Thursday, February 17, 2011

Fifth Element, The - 4/5

Luc Besson will always draw me in. No matter what, he seemingly produces/directs/writes films that I enjoy. One of the highlights of his career happens to be the spastic and comic book inspired science fiction flick "The Fifth Element". Although the film is done completely tongue-in-cheek with a crayola crayon inspired futuristic look and relatively little to be included as 'depth' to its plot, its a blast to watch and the pure fun of its ridiculousness is only amped by a successful cast and its lack self editing. "The Fifth Element" may not be the most realistic or 'good' film out there, but its self aware cheese and lightning pacing make for one of my favorite film experiences.

Korben Dallas (Willis) is a down on his luck ex-military man trying to make ends meet as a flying cab driver in 23rd century New York. When a mysterious orange haired woman (Jovovich) falls into his cab, literally, he is put on a new path in his life. With the help of a priest (Holm) and the shrieking radio diva Ruby Rhod (Tucker), Dallas must take this girl and find 4 stones combing the five elements into a weapon to destroy the ultimate evil. With the vicious Zorg (Oldman) on his tail and some ugly terrorist aliens, these guys have a lot to go against. Not to mention the fate of the entire universe rests in their hands.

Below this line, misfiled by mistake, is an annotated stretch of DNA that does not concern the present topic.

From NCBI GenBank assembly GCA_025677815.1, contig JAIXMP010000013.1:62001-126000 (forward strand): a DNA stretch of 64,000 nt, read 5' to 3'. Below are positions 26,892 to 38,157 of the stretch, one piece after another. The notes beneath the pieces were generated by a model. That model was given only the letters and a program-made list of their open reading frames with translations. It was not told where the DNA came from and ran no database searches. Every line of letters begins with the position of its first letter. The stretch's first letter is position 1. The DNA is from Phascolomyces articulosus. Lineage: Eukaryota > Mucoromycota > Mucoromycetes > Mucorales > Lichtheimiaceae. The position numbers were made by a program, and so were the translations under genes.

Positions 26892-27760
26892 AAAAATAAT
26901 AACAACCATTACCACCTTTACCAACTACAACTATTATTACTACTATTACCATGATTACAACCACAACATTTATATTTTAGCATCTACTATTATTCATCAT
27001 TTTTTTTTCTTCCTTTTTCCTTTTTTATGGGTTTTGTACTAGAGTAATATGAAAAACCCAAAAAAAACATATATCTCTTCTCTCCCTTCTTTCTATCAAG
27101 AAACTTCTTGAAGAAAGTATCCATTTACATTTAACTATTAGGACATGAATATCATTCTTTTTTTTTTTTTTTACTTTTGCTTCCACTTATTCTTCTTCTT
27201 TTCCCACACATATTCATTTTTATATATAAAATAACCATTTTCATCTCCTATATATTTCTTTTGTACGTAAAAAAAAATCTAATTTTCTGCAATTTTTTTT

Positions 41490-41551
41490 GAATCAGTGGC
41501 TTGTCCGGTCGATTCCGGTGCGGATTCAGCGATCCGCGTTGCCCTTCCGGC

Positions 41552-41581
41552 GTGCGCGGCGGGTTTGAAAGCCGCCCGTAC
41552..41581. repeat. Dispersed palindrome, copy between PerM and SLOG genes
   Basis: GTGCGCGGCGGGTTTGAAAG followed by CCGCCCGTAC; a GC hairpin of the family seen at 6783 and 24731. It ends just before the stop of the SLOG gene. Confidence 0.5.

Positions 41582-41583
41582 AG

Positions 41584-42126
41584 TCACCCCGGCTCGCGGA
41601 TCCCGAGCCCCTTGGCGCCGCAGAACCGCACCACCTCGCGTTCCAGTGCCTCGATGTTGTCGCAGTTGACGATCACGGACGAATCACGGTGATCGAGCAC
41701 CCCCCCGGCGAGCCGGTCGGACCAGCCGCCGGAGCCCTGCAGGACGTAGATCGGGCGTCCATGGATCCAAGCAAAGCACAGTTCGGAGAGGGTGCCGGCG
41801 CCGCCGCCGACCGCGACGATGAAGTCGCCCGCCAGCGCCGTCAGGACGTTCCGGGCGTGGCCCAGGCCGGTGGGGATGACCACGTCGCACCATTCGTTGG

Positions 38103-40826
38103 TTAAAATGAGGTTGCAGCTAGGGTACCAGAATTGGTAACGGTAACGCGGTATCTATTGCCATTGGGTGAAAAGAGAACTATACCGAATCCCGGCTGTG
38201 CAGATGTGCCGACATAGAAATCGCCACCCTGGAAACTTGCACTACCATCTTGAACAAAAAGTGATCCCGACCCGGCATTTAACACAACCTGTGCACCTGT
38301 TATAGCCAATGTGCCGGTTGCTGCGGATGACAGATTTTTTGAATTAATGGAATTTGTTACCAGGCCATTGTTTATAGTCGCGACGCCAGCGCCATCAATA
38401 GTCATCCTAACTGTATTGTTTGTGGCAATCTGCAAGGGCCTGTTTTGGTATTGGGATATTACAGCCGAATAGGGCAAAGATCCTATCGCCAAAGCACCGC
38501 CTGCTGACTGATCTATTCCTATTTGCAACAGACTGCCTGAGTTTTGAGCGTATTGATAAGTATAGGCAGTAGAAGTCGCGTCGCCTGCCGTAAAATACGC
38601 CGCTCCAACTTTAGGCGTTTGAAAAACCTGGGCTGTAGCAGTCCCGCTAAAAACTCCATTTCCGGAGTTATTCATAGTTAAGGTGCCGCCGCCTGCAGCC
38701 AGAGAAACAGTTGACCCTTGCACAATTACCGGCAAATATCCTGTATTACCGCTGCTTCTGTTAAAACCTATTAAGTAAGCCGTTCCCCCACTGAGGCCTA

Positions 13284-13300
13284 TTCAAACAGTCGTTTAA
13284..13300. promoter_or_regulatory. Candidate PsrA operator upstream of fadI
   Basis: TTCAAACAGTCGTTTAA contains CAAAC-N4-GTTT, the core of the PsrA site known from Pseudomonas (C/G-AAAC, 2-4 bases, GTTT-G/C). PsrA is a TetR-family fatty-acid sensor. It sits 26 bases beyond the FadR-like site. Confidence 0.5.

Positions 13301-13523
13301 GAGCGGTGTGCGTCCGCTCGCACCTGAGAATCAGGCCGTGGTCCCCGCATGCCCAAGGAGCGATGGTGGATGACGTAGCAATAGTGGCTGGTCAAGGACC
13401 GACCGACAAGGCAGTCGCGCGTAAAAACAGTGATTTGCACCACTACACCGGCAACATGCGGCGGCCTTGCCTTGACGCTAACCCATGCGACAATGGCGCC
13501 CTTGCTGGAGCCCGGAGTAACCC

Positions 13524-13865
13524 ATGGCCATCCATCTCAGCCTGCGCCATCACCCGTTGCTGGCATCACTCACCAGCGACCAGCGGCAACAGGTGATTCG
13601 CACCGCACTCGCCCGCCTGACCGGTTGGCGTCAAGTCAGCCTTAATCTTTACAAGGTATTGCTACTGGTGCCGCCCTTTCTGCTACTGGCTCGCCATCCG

Besson must have had a lot of fun with this film. The tenacious and over the top aspects of "The Filth Element" all work in a synchronicity that can only be achieved when all parts of the film making process fall into place. Besson truly grabs the rather out of this world plot and takes it there with stellar costume and art designs and a cast and crew that 'get it'. "The Fifth Element" is exciting, funny, and just plain fun to watch. Even though its rather depth-less plot (which they try to deepen with surface level issues on 'why should humanity even survive' questions) never gets the meaning it could have used, this film succeeds on most other levels.

It must be mentioned that the casting of this film is pretty brilliant. We get actors and actresses that normally annoy the hell out of me (Jovovich, Tucker) placed perfectly and used to their full potentials to make it work. Hearing Jovovich spew her 'divine language' in full speed mode is a riot to watch and even Tucker is able to channel his high pitched shenanigans into a character that is so annoying its hilarious to see with the stone cold and sarcastic Willis doing what he does best. Even Oldman and Holm get into the spirit with their over the top costumes (that are taken so seriously) its hard not to smile the entire film.

With an artistic vision of pure cartoon-ish vibes, outrageous plot/script work, and a perfectly picked cast "The Fifth Element" truly embraces itself for what it is. And it succeeds at it. Don't go into this film expecting a more vibrant "Blade Runner" or anything - you will hate it then - but take it for its cheesy glory and run with. It's a blast to watch and Besson at some of his best. 

Written By Matt Reifschneider

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